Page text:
Files are here: http://www.thingiverse.com/thing:505790
The 3d printing time takes about 2 to 3 hours. The clips on the sides can be adjusted to fit your glasses through 3d printing software, and CAD/Sketch up programs. For people not 3d printing I highly encourage you to use zip ties, and balsa wood. With wood you easily look around the 3d printing software take some measurements and cut the pieces with an x-acto knife. Also, use a hot glue gun for putting all the pieces together for both 3d printing and wood assembly. When all printed it's very simple from here.
Step one: Take http://www.thingiverse.com/download:833676(AKA big enclosure part) and insert the two connected display boards into the enclosure. When doing this make sure the side with the hole on one end is facing down, so when you put in the boards and the micro-usb is facing down too making perfect alignment of parts, and the two clips are pointing to the left. Also, make sure it is slide up all the way.
Step two: Take http://www.thingiverse.com/download:833678(AKA the part with the screw holes on top) and six screws from the disassembly and take the printed module and flip it upside down so that the rectangular hole on the bottom is pointing up. Take the white display again from disassembly and put it on the printed part as you took it off. Make sure the white side is sticking up, and very important that the cables are pointing to left or else it will be upside down. Now take the magnifier and take two screws, and screw it in so the bubble end is up.
Step three: Take http://www.thingiverse.com/download:833679(AKA the rectangular object) and put step two's assembly in it. When doing this feed the wires through the side and make sure is right side up with the white end on the bottom and the magnifier on the top.
Step Four: Take http://www.thingiverse.com/download:833677(AKA the tubular object) and feed the two wires sticking out of step three's assembled module. Make sure the larger end of the tube is facing towards the two wires from steps three's module. So, the smaller end should be facing up when you feed the wires through towards yourself, and when you set it down it should turn left on an angle. Also, make sure not to use to much force as this step can be frustrating and time consuming.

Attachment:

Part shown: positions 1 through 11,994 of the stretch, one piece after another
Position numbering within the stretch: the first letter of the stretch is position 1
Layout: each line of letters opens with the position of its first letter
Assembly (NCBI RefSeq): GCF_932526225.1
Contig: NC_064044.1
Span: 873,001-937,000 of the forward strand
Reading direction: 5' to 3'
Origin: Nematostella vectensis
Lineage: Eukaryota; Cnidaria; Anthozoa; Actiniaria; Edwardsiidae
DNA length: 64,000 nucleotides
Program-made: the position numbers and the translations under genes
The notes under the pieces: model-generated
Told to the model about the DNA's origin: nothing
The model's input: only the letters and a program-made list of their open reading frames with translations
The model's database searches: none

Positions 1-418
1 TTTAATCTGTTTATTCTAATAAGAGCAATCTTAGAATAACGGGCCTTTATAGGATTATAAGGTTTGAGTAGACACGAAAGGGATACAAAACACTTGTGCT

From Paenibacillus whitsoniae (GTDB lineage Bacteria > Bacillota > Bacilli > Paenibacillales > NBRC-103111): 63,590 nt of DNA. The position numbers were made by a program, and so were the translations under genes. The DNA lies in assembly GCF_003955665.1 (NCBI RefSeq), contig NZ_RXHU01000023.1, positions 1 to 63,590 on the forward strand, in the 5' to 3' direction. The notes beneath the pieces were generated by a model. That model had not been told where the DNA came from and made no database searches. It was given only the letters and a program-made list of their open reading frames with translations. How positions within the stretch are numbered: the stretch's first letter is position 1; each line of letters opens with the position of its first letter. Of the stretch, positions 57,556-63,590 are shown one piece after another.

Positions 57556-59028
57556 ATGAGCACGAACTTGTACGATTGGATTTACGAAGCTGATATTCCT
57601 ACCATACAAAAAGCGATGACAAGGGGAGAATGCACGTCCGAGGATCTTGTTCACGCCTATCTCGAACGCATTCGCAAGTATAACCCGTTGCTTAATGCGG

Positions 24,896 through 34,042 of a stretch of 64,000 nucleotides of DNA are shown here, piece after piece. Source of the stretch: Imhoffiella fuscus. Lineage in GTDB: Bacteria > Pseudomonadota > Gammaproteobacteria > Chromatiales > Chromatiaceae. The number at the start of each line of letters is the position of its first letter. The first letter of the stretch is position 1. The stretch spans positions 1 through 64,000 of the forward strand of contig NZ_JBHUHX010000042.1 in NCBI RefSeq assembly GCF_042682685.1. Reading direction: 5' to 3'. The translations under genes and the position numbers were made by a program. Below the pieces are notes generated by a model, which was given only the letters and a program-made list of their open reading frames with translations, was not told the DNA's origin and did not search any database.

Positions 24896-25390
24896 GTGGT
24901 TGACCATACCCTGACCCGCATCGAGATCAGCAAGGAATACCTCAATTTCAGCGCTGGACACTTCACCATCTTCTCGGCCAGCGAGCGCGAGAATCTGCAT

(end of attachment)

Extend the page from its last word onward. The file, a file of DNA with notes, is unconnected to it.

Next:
Step five: This step involves using glue and paper. So, get computer paper or colored construction paper and a hot glue gun is recommended, but any glue is fine. So take all the parts and take wires feed through the end of the tube and carefully connect them to the boards inside step one's module (you might have to take out the boards connect the wires then put it back in). Now that everything is connected I recommend trying a first test before glueing to see if everything powers correctly and nothing is upside down. Now, glue the magnifying module to it's enclosure, and one end of the tube connected to the display module with the magnifying glass, should be glued to the rectangular hole. Now on the top left inside of the large enclosure holding the boards, glue slightly on the inside (in the very top left corner/side) the tube with the wires. Now that everything is glued there should be a little hole on the right side of the big enclosure, so cut a piece of paper to fit that and glue it in. TAKE YOUR TIME, BECAUSE IT WILL BE ALL WORTH IT IN THE END WHEN ITS WORKING!
Congratulations, you are done with your project! Now, one last thing before its ready for full use.
Step 4: Final booting and programming
Now that it's all together we need to put some software on it to make it look like google glass software. To do this charge everything.
Step one: Plus the micro-usb cable into the Measy processor and power it on with the HDMI pugged into a T.V or monitor. Once it boots, set it up using the keyboard. To do this, take out the usb module located at the top of the keyboard and put it in the usb of the Measy. Now set it up to your android needs. Then set up wifi and other settings that fits your needs